- 1/2 Power On / Off: Typically, the on / off switch of the unit. In most cases, there is a light (LED in modern oscilloscopes or a small neon tube in older models), which lights up when the light is on. So you need the best oscilloscope for these activities.
- 3 Trace rotation: A slider for fine-tuning the horizontal track with the raster lines. You also should know the basic structure of an oscilloscope.
- 4 Intensity: Adjusts the brightness of the electron beam on the screen. This can usually be brightened or dimmed using a rotary control. But be careful: dazzling settings can cause the electron beam to burn in the long term.
- 5 Focus: Use this knob to adjust the sharpness of the electron beam.
- 6 Cal (Calibration Point): This connector can be used to obtain a uniform square-wave signal with a stable voltage and frequency – the so-called calibration voltage. This is useful for correct settings, calibrations, and, for example, for balancing feeler dividers.
- 7 Position: This knob adjusts the position of the electron beam. This can be used to align the beam with the coordinate system.
- 8 INV (English: invert): This switch is used to reverse the current channel by reversing the signal input’s polarity. In this case, the voltage’s negative value is indicated, and the electron beam image is ahead.
- 9 Vertical Scaling Control: This slider (also known as the Volts / Div control) is used for vertical scaling. It adjusts the sensitivity of the vertical amplifiers (Y amplifiers). This determines the height of the electron beam in small graduation steps. The values refer to volts per centimeter.
- 10 Variable: The variable height settings. With this, you can fine-tune the electron beam step by step on your respective vertical scaling unit. The CAL value sets the height exactly to the values of the vertical scale control. You can also measure ripple voltage with an oscilloscope.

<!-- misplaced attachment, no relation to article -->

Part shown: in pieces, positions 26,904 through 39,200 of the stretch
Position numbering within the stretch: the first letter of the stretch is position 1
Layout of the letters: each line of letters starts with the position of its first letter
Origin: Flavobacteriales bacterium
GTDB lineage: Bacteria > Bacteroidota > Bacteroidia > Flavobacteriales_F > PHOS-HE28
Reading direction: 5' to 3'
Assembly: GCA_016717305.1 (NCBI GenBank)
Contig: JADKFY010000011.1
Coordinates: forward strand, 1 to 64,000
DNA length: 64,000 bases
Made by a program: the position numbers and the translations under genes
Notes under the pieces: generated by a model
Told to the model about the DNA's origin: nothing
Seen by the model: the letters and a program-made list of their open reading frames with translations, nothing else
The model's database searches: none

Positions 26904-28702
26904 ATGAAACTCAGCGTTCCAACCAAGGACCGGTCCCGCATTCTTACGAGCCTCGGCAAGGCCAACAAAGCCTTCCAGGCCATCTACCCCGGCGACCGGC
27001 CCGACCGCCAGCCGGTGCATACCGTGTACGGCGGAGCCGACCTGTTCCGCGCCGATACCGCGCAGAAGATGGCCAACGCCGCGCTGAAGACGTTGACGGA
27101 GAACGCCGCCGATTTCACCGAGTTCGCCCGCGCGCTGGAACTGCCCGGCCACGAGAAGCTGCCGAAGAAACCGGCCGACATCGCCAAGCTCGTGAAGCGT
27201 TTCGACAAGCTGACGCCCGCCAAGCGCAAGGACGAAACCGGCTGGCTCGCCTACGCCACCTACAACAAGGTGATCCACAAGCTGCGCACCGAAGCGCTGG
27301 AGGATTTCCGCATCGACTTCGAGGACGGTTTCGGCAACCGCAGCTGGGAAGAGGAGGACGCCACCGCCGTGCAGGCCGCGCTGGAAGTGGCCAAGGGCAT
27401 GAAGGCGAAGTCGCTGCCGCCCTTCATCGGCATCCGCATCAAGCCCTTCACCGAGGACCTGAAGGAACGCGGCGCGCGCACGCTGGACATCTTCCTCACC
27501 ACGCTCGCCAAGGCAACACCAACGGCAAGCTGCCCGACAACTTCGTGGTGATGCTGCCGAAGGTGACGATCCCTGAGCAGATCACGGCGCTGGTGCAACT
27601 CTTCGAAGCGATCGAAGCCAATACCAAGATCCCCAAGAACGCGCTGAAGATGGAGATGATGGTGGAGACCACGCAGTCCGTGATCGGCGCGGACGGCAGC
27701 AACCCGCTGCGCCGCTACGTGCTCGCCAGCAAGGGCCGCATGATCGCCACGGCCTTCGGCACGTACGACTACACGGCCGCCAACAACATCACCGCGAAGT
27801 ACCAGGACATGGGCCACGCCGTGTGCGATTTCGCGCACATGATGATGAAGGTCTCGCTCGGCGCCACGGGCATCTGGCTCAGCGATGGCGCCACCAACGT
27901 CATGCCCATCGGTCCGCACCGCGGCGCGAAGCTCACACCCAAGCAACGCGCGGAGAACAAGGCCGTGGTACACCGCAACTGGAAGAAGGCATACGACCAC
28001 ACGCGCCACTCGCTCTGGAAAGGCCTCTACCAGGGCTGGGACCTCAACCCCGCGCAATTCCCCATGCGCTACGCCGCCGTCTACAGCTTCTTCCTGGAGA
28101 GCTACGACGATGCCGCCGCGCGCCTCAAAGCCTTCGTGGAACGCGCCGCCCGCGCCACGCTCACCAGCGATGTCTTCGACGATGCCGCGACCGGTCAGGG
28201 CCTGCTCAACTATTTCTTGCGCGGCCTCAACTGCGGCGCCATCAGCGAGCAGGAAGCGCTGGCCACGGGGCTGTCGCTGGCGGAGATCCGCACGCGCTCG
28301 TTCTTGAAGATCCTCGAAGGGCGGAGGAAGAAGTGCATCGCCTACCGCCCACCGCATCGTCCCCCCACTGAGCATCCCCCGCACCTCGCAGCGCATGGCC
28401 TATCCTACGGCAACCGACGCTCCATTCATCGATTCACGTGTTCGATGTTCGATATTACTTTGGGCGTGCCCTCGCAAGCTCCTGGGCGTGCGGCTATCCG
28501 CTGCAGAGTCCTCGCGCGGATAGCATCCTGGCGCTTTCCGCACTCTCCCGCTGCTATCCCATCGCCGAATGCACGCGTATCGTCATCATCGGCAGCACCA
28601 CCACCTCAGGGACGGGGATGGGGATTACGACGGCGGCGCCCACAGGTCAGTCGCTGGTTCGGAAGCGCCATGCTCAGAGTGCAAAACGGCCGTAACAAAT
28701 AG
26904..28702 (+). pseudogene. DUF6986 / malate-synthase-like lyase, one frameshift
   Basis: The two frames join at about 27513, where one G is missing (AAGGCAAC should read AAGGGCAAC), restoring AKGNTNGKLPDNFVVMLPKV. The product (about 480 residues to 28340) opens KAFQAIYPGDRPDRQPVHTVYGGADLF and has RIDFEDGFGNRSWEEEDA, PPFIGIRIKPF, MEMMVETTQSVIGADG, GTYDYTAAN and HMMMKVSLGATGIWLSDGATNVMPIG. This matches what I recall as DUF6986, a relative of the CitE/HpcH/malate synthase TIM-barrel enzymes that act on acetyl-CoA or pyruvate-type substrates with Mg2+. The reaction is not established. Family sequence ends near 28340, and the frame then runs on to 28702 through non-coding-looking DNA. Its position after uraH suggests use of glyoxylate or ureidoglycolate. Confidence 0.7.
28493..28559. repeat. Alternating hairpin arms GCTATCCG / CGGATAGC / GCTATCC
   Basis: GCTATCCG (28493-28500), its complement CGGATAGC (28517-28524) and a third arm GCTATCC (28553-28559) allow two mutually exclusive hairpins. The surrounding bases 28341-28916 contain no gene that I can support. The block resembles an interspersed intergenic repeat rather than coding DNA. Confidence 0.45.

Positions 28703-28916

- 11 The AC / DC switch: Use this to define how the measurement signal is coupled:
- AC: Only considers the alternating voltage. DC components are filtered out.
- DC: Considers both DC and AC voltage components. The signal is ultimately passed and displayed faithfully to the original.
- 12 GND switch: The ground switch. If you select this setting, the measurement signal is ignored, and the input of the oscilloscope is applied to the field. This can be useful, among other things, to remove electron traces from the display.
- 16×10 Mag (10x magnifying glass): This function is a kind of fast zoom and helps you to zoom in directly into an area without changing the time or other settings. Note: This magnifier only magnifies the image in the horizontal direction (the voltage level remains unaffected)
- 17 X-position control: This controls the horizontal position of the electron beam. For example, you can navigate left and right to measured values outside the screen without changing the time factor.
- 18 XY switch: This switch changes the coordinate system from voltage-time to XY. This mode means that your voltage is displayed on channel one along the X-axis while the voltage on channel two is imaged on the Y-axis. The resulting new relation allows for more complex comparisons and phase analyses.
- 19 Horizontal Scaling Control: This control adjusts the electron beam’s horizontal deflection speed on the screen about time (in milliseconds) per unit. For example, if the controller is set to 5 ms per div, the electron beam will travel a distance of one unit on the screen in 5 milliseconds.
- 21 Variable: The variable-length settings. With this, you can fine-tune the electron beam step by step on your respective set of Horizontal scaling units. With the CAL value, you specify the length exactly to the values of the horizontal scaling control.
- 22 GND (English: “Ground”): This is the earth connection of the housing.
- 23 Switches between Chop mode and Alt mode: Use this switch to toggle between Chop and Alt (alternate) mode
- Chop mode: In this chop mode, the first or second channel’s signal is alternately displayed for each horizontal channel of the electron beam. In this case, a high frequency is switched between the channels (during the beam reflux). Thus, low frequencies can also be rendered flicker-free.
- Alt mode: In the old model (as the name implies), the first and second channels’ images are displayed alternately. In the case of fast time deflection, they are simultaneously visible at the same time. However, at low frequencies, we recommend Chop mode since it is flicker-free.
- “AC”: in this switch position, the DC voltage components are suppressed selectively. Thus, the trigger does not jounce when signals with a lower cut-off frequency than indicated.
- “HF” (High Frequency): in this mode, your oscilloscope filters down low-frequency signal parts. This is used to suppress interference signals.
- “DC” (corresponds to “DC voltage coupling”) in this switching position, all measuring signals from 0 Hz contribute to the triggering. You can see how does Trigger Work in Oscilloscope.